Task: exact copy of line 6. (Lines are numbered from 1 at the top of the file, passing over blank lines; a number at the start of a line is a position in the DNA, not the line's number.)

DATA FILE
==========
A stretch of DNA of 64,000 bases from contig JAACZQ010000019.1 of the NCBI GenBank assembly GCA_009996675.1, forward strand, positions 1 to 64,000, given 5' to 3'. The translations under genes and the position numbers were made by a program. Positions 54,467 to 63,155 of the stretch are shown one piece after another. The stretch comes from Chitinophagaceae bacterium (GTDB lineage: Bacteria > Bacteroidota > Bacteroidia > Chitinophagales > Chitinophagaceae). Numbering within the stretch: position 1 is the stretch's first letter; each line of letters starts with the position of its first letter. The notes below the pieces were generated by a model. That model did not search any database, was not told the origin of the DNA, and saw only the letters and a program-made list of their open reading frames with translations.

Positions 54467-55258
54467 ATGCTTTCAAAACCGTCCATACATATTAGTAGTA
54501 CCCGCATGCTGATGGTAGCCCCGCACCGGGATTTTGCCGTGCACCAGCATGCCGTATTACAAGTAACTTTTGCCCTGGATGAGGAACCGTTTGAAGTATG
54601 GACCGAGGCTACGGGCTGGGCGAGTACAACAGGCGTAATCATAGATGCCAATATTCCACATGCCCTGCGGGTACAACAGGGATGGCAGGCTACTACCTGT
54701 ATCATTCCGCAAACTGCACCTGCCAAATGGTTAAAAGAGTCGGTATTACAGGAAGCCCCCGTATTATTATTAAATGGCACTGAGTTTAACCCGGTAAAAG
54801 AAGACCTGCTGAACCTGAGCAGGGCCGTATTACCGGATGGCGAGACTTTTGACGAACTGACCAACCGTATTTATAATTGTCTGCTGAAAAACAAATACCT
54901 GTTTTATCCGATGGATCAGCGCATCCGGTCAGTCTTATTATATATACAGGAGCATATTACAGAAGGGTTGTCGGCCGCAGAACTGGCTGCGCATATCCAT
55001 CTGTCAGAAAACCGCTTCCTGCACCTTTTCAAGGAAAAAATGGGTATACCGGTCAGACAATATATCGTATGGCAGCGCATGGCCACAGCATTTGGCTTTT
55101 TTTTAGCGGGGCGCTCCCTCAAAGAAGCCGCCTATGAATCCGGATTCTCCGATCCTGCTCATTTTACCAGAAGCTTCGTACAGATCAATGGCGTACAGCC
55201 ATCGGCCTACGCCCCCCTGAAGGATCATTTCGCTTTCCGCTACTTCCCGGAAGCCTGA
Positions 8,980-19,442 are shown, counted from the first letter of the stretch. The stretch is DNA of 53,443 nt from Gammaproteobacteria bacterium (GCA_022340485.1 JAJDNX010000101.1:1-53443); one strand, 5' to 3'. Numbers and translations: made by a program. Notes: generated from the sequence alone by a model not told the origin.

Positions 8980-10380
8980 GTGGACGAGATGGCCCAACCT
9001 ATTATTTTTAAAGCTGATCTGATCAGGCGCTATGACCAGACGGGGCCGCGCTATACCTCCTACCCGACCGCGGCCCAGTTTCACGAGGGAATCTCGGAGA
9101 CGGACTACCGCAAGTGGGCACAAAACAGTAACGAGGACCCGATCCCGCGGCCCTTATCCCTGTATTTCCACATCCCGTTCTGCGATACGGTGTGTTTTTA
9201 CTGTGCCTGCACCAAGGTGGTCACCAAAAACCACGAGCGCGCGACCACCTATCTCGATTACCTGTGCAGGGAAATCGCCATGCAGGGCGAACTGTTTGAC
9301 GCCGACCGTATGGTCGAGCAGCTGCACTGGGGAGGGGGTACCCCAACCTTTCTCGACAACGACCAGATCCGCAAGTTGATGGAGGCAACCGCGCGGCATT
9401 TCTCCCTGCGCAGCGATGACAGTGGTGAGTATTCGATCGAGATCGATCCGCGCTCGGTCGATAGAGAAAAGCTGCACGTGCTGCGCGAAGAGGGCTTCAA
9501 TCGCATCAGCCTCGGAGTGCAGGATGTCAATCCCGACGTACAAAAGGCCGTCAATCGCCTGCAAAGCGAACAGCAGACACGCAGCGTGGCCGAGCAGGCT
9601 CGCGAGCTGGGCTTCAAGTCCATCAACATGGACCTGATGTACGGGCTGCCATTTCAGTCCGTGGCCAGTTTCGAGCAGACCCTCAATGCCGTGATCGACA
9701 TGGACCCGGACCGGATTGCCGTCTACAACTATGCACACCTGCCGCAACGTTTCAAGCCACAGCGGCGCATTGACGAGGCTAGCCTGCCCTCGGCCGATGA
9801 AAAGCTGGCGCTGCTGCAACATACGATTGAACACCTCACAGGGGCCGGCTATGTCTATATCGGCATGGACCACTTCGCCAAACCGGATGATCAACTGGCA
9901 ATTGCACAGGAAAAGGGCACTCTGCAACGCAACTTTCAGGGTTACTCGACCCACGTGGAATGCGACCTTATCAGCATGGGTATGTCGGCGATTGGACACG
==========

54701 ATCATTCCGCAAACTGCACCTGCCAAATGGTTAAAAGAGTCGGTATTACAGGAAGCCCCCGTATTATTATTAAATGGCACTGAGTTTAACCCGGTAAAAG